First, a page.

Building without chroot'ing

J_Man jutley3 at earthlink.net
Wed Jan 1 00:59:27 PST 2003


On Wed, 01 Jan 2003 02:18:53 +0000, Eric Miller wrote:

> My apologies if this has been addressed in the past (I think it has, but the
> search engine is down for the LFS list archive).
> 
> It is my understanding that in the LFS build process, we chroot:
> 
> - To ensure the finished system is built by a known quantity, e.g. the tools
> installed in Ch5 that become the static environment.
> 
> - To protect the host system.
> 
> However, when building from a CD LFS host, can we not skip Ch5 and get
> directly to the LFS proper in CH6?  The packages are the same as what we build
> in Ch5, and there is no danger of damaging the host (read only).
> 
> If so, are there any precautions needed to be taken (permissions, chmods,
> chowns) before beginning?  I am still newb enough to be paranoid that I could
> build the whole system, and then not be able to use it becuase of a stupid
> permission or ownership problem.  I beleive I can modify the LFS book commands
> to fit this scenario, but I want to make sure it will work before spend any
> time on it.

I'm honestly surprised noone's responded to this one yet.  That is part of
the reason for the chroot.  However, there is more to it than just that. 
The other part is, many packages will hard code paths into their binaries
according to the --prefix they are compiled with.  So, for example, say we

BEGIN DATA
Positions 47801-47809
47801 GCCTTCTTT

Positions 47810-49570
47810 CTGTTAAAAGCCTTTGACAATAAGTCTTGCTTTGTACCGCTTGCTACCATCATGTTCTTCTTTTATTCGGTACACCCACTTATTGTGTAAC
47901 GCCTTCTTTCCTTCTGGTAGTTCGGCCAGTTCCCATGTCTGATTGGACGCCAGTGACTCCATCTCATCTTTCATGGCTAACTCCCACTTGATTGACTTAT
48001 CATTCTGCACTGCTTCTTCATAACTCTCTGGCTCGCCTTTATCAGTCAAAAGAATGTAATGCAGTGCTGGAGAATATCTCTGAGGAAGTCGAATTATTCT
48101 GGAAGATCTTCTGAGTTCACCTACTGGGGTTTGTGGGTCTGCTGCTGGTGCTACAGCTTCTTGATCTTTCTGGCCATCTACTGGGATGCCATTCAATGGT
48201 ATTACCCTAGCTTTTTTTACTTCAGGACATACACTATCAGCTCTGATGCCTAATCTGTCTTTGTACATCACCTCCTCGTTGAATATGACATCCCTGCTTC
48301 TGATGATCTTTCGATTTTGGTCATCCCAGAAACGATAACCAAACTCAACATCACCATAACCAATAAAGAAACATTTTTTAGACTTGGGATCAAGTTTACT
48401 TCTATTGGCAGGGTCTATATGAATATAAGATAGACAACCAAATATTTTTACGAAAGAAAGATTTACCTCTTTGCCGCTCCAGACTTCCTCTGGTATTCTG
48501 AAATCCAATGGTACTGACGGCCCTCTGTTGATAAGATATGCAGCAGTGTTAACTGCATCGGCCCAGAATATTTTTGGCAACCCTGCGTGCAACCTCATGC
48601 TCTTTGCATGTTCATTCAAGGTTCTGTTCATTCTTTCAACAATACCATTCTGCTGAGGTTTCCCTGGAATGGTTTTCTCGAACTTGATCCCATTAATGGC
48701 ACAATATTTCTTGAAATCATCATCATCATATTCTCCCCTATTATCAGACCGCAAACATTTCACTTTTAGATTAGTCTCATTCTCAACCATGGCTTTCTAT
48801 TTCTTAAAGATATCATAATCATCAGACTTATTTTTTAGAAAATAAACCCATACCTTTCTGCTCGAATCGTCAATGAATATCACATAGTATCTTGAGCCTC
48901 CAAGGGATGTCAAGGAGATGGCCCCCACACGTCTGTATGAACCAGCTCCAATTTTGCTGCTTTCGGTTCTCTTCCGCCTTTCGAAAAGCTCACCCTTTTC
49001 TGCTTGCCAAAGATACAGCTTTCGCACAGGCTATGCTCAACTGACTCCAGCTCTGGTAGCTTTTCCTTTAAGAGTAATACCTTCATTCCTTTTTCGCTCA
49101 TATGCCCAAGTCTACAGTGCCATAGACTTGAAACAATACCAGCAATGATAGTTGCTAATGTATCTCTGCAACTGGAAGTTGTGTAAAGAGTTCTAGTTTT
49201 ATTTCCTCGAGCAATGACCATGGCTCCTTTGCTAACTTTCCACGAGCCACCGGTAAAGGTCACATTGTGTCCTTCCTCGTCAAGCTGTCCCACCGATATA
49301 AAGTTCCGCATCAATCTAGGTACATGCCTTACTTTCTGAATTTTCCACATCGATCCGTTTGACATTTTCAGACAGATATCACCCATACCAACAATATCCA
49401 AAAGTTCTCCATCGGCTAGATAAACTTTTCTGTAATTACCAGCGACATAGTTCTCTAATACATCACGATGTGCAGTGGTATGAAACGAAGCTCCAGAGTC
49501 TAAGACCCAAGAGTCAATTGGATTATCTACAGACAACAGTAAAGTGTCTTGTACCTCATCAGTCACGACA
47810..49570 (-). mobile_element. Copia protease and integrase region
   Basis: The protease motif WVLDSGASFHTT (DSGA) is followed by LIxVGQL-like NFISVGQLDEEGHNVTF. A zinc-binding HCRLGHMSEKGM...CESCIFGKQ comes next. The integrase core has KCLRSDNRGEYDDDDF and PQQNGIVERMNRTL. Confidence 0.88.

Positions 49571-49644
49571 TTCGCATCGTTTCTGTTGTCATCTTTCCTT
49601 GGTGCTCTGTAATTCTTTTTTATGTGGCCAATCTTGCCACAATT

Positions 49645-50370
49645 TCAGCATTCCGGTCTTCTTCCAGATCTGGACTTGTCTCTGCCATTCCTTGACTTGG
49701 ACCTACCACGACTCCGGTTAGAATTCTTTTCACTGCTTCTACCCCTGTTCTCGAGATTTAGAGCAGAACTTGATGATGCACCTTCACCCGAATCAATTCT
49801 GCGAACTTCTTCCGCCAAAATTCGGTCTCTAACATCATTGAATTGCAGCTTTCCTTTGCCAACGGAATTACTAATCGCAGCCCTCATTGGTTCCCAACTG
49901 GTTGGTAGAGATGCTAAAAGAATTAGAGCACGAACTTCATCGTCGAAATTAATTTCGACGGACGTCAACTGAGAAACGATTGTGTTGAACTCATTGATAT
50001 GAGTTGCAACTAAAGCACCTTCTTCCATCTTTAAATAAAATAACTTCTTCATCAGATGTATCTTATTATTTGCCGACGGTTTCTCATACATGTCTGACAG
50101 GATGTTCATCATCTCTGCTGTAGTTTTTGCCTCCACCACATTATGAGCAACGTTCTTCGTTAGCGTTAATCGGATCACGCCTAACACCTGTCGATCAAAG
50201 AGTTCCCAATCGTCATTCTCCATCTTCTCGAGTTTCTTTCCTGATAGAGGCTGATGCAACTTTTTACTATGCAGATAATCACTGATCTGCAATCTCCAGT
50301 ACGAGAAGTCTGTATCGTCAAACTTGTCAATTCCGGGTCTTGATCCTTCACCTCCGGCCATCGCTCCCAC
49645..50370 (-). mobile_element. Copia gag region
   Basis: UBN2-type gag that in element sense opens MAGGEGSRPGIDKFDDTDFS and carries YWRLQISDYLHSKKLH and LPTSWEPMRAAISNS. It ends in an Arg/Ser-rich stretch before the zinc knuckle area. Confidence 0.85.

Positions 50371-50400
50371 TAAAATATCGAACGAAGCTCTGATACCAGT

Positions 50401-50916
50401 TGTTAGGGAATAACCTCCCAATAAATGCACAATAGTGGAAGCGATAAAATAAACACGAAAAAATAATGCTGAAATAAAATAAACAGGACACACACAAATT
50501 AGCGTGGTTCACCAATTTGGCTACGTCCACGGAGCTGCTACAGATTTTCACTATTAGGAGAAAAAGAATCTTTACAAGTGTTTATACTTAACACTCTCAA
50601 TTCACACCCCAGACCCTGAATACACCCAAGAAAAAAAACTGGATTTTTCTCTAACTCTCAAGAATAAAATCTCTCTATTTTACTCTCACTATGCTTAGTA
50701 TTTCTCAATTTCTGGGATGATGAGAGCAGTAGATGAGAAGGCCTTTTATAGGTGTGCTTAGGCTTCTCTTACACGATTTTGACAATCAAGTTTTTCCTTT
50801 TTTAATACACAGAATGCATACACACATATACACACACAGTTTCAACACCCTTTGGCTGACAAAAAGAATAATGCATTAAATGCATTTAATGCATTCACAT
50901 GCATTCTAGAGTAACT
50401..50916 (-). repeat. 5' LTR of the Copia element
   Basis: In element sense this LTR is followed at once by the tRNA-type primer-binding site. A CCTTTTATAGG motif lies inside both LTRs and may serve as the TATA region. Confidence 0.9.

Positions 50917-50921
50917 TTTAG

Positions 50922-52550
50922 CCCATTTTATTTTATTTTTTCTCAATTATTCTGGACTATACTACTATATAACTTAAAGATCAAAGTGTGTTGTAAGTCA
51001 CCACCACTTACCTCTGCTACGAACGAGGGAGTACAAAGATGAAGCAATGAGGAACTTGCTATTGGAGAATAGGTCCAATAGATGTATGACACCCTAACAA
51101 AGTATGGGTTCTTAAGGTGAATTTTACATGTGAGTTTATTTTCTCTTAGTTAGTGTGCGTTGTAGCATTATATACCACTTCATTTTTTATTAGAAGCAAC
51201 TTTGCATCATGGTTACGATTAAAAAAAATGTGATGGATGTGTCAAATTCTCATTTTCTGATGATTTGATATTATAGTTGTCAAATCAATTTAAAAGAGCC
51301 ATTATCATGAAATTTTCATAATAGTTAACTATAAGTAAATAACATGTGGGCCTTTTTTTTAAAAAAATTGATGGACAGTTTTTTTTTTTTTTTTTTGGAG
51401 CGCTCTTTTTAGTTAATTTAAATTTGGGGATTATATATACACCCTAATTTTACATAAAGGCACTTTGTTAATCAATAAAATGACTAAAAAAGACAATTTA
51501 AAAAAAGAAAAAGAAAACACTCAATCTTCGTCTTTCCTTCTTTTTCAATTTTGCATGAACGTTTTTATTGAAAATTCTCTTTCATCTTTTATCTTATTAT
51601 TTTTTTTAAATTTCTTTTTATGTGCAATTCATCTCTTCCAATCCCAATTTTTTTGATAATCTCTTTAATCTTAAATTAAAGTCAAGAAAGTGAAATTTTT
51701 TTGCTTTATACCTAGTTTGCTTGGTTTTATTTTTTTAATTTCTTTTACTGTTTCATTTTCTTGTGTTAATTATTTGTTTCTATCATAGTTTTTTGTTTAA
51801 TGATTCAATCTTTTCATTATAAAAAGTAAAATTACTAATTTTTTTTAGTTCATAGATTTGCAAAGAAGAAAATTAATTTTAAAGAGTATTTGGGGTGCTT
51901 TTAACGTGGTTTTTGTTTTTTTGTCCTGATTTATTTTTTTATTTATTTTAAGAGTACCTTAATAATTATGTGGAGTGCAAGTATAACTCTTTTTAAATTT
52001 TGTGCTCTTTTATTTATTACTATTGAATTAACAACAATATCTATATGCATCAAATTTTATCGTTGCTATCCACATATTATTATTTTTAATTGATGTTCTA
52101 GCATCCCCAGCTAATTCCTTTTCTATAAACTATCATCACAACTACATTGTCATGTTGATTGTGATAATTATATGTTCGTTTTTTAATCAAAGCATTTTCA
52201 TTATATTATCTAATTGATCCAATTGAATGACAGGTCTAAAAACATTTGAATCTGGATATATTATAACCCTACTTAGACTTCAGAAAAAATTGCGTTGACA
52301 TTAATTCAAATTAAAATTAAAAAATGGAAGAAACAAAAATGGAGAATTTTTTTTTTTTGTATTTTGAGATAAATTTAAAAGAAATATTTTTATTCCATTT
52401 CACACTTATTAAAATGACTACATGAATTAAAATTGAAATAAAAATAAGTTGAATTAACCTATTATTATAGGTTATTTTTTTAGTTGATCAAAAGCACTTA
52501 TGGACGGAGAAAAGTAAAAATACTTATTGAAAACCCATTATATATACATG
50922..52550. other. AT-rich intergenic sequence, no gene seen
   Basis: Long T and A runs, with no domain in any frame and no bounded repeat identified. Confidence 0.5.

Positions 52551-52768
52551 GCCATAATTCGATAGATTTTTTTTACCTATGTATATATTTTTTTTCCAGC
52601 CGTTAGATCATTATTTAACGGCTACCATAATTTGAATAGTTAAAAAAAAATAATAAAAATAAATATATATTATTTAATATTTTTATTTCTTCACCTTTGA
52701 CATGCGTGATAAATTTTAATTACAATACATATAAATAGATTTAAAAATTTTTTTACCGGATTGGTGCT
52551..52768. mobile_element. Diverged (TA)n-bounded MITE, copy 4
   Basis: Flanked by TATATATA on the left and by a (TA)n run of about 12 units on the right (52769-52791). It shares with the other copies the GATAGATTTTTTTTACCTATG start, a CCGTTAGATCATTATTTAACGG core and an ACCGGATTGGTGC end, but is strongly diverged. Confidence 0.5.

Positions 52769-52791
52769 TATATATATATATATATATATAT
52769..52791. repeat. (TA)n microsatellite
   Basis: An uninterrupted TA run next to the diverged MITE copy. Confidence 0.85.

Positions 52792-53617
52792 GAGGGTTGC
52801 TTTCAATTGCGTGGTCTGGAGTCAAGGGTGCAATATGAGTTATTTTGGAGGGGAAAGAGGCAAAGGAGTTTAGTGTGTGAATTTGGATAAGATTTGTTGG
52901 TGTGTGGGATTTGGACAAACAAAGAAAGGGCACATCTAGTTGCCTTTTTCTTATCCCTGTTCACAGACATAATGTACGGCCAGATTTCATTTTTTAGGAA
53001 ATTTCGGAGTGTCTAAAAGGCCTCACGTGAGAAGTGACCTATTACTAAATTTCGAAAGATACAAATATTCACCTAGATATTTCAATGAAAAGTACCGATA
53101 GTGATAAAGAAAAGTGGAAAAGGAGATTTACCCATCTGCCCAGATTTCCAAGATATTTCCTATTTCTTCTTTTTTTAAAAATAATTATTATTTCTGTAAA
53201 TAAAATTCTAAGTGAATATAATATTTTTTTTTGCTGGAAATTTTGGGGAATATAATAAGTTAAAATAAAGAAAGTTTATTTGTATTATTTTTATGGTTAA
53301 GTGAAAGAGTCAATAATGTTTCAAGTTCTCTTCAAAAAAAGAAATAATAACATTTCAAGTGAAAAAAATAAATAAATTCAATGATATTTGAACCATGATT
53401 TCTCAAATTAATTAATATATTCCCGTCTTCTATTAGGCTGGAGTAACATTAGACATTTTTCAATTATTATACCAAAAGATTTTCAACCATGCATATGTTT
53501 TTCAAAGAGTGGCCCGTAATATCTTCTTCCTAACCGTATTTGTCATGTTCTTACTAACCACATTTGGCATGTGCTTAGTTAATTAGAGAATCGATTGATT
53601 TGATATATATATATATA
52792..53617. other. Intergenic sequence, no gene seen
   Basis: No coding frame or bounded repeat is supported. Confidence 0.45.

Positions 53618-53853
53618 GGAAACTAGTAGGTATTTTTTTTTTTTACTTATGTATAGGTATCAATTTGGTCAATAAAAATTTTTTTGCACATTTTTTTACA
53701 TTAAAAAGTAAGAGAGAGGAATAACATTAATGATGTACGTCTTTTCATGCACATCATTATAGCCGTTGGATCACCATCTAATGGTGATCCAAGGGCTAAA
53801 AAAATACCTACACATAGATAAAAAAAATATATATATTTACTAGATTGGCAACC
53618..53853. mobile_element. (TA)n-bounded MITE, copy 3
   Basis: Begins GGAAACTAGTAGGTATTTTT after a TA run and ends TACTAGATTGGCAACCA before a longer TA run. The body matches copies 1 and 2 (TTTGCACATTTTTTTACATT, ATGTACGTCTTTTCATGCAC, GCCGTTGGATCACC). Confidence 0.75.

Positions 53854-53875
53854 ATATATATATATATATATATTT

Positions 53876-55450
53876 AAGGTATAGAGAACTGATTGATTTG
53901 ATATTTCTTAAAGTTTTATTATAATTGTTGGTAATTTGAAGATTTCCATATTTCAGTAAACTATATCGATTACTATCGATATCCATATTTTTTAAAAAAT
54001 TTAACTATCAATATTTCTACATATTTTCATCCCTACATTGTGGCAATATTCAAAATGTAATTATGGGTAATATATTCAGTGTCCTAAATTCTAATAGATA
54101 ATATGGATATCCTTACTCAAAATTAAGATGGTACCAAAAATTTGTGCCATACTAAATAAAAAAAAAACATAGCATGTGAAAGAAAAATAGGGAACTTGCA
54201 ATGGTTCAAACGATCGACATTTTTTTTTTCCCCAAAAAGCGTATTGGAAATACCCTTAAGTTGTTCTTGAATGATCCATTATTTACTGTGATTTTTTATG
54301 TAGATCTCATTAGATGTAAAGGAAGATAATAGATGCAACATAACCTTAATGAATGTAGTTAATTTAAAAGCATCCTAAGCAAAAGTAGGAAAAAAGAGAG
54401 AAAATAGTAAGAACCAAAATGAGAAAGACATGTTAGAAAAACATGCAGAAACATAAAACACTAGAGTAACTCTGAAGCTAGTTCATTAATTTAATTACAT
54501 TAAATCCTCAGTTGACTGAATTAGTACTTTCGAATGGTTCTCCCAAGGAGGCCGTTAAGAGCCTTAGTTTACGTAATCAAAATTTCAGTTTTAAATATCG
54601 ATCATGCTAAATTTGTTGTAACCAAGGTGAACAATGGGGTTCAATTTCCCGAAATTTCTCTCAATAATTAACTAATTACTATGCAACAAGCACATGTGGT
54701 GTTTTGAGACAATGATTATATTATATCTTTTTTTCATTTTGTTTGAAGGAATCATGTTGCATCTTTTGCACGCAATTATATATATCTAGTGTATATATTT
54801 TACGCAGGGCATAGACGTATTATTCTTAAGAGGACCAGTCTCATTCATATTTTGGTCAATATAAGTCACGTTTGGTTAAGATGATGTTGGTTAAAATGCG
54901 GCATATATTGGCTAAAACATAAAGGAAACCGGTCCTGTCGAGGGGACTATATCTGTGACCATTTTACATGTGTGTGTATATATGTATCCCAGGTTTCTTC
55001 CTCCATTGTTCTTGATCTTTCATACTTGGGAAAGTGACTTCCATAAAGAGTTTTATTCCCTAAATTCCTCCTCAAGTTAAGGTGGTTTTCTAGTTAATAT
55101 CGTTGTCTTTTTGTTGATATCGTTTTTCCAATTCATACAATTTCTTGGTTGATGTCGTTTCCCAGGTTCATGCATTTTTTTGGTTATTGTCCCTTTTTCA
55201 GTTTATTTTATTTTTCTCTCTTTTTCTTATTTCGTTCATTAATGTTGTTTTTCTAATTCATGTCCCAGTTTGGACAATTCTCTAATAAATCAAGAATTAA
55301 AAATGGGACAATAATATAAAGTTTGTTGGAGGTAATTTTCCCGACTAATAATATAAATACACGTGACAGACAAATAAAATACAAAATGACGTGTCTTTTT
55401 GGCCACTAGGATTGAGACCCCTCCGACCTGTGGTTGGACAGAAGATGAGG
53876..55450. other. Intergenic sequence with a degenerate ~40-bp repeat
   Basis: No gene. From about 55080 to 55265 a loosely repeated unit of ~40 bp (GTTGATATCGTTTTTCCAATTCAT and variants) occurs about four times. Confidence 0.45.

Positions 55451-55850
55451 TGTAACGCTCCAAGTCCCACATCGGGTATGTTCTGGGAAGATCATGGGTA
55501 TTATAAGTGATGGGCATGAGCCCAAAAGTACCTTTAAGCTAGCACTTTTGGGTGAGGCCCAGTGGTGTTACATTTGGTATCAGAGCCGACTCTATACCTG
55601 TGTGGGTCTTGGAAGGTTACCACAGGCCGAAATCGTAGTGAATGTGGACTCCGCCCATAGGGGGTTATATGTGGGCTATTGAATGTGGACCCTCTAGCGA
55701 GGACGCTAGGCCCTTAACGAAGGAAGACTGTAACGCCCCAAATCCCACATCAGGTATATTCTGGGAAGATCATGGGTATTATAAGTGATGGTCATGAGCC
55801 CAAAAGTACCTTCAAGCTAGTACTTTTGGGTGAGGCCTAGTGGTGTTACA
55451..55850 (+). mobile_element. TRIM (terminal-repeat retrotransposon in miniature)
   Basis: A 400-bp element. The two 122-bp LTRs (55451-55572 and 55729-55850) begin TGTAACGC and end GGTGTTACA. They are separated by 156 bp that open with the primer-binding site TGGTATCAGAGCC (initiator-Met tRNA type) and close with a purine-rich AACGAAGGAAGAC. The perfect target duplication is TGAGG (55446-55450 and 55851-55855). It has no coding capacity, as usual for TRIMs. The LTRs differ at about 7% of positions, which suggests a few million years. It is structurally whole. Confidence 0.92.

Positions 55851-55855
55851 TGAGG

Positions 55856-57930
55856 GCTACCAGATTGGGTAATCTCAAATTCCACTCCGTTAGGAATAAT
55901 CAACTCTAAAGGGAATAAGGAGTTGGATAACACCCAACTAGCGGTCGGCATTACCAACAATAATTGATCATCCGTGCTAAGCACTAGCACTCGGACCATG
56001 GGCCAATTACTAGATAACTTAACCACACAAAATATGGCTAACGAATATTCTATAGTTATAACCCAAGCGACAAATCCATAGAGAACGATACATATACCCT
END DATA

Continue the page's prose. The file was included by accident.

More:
compile bash with --prefix=/mnt/lfs.  When we try to boot into the new
LFS, then bash will be looking for it's /etc/profile as
/mnt/lfs/etc/profile, which, of course, won't exist on the new LFS system.
This is another reason for the use of the static builds and the chroot -
the static builds are to give enough of a development base to start
compiling things, once $LFS becomes our root, and the new things that are
compiled in Chap 6 have the correct paths in the binaries.

However, this is NOT to say that once your static builds aren't complete,
you can't preserve them as a tarball for later use - many of us actually
do do that.

Hope this explanation was clear enough - it's not 100% accurate, because I
don't think Bash itself would do what I am suggesting, but many other
packages would suffer from this type of situation.

Jeremy
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